Prisoners are persons whom most of us would rather not think about. Banished from everyday sight, they exist in a shadow world that only dimly enters our awareness. They are members of a "total institution" that controls their daily existence in a way that few of us can imagine. "[P]rison is a complex of physical arrangements and of measures, all wholly governmental, all wholly performed by agents of government, which determine the total existence of certain human beings (except perhaps in the realm of the spirit, and inevitably there as well) from sundown to sundown, sleeping, walking, speaking, silent, working, playing, viewing, eating, voiding, reading, alone, with others. . . ." It is thus easy to think of prisoners as members of a separate netherworld, driven by its own demands, ordered by its own customs, ruled by those whose claim to power rests on raw necessity. -- Justice William Brennan, dissenting in O’Lone v. Estate of Shabazz, 482 U.S. 342, 354-55 (1987).

Wednesday, May 16, 2007

Current Schedule

My current status is A&O (Admission and Orientation). This will continue until I go through the full day orientation class and am assigned a work detail. My orientation will probably be tomorrow, but that has not been confirmed yet.

In the meantime this is my typical daily routine:


I stay in bed until most of the other inmates leave for their work detail. Shower and get dressed. Make my bed (military style). Brush my teeth. Take my vitamins and eat a granola bar. Straighten up my locker. Put an extra granola bar in my pocket for my mid-morning snack. Walk to the bus staging area (BSA) to meet other A&O inmates for my morning assignment. If I have extra time, I will hang out in the law library until 8a.


The CO drives over to the BSA in a golf cart and takes roll. Then he gives us meaningless work details for the morning (since we don't yet have a "real" job). Usually he has us rake leaves or pick up trash. This morning the CO didn't arrive; at 8:15 the CO in the control center called us over to the main desk and simply said, "Keeping it real guys, I just need you to get lost for the day." In fact, that is the real purpose of these work assignments - to keep us occupied and away from the dorms during the day; the actual work is somehow beside the point.

So Monday I walked 8 laps around the 1/2 mile dirt track while picking up nonexistent trash. Yesterday, I got in 6 laps in the early morning and 4 more in the late morning after my medical "call-out."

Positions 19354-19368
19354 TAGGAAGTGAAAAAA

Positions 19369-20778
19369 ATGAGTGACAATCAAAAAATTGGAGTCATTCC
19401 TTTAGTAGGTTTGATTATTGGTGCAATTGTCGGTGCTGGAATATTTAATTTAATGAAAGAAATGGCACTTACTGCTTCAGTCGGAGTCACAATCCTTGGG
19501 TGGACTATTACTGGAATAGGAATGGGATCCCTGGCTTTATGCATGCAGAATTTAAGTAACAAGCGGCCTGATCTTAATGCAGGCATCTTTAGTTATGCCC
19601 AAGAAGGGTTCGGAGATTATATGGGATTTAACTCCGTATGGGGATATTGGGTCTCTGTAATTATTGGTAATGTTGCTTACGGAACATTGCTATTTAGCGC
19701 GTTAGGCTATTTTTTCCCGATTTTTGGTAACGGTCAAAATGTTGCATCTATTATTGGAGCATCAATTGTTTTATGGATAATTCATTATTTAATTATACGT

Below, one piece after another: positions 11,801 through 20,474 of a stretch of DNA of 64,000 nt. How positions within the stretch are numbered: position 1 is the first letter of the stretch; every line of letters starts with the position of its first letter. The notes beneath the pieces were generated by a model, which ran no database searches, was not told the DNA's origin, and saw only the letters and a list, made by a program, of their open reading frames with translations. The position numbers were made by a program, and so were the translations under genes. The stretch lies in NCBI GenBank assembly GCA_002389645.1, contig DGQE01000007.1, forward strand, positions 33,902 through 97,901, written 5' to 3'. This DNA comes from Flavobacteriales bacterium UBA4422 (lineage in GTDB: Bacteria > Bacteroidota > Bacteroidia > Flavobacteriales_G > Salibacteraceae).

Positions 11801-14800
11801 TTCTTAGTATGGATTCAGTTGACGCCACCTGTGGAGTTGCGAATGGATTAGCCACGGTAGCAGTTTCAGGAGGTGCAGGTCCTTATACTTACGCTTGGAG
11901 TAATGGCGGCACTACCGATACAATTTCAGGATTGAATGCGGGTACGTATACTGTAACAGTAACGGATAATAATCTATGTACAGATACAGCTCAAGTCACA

A "call-out" is an excused absence from your normal duties. So far, I have had one each for the dentist, psychologist, and physician. Each of these is standard for a new inmate to establish an initial file. Like virtually every other staff person (and many inmates), the PA started laughing when she saw I only had 3 months. "What a waste." Hmm. That word sure comes up a lot.

So today I got "lost" in the law library, my sanctuary of choice. Today I can use my radio headphones, which normally are not allowed in the library after hours, so it's not a bad deal.


I return to BSA so the CO can take roll and confirm no one has gone AWOL.


Lunch. I will post later on the food and the lines.


Return to BSA. The CO takes roll again and gives us our assignment until 2:00p, at which time we return, and he will take roll again and release us for the day.


I am free until the 4p standing count, when I have to be back in my room. Dinner is served in two shifts: the "short" line from about 3:00-3:45p and the regular line from 4:30-5:30p. This is much earlier than I am used to. I usually choose the short line and try to eat light.

Before the early dinner, I will either go to the law library and write or go to the phone house and call my wife or my parents.


The standing count is when all the inmates that are not still out of the camp on a work detail must return to their room and stand by their bed to be counted. This usually takes about 15 minutes, at which point we can leave our room, but not exit the floor. Men crowd the exit waiting to be released so that they can go to dinner or the commissary. The units are released according to their floor inspection rating each week. Last week, my unit was last. This week we are first.


This is free time pretty much every day. Since I eat dinner in the short line, I don't have to worry about the long lines for the after-count dinner. I only have to deal with the commissary.

On Monday, if I need stamps, copy card, photo card, clothing or money transferred to my i.d. card, then I go to the commissary after the count.

On Tuesdays, if I need to buy food, I go to the commissary after the count.

All other days, I am basically free to do whatever I want on the camp. My next post will discuss the options.

Of course, Friday evenings and Saturdays and Sundays are for visitation.

I have to be in my room by 10p for the next count. I usually go to bed then, which gives me 8-9 hours of sleep each night. You do not have to go to bed. Some guys go to the TV room; some do laundry in the dorm laundry room that is on each floor.

There are additional counts at 12a, 2a and 4:30a, but they just walk in the room and count sleeping (or otherwise engaged) heads.

That's it. That's my typical day.

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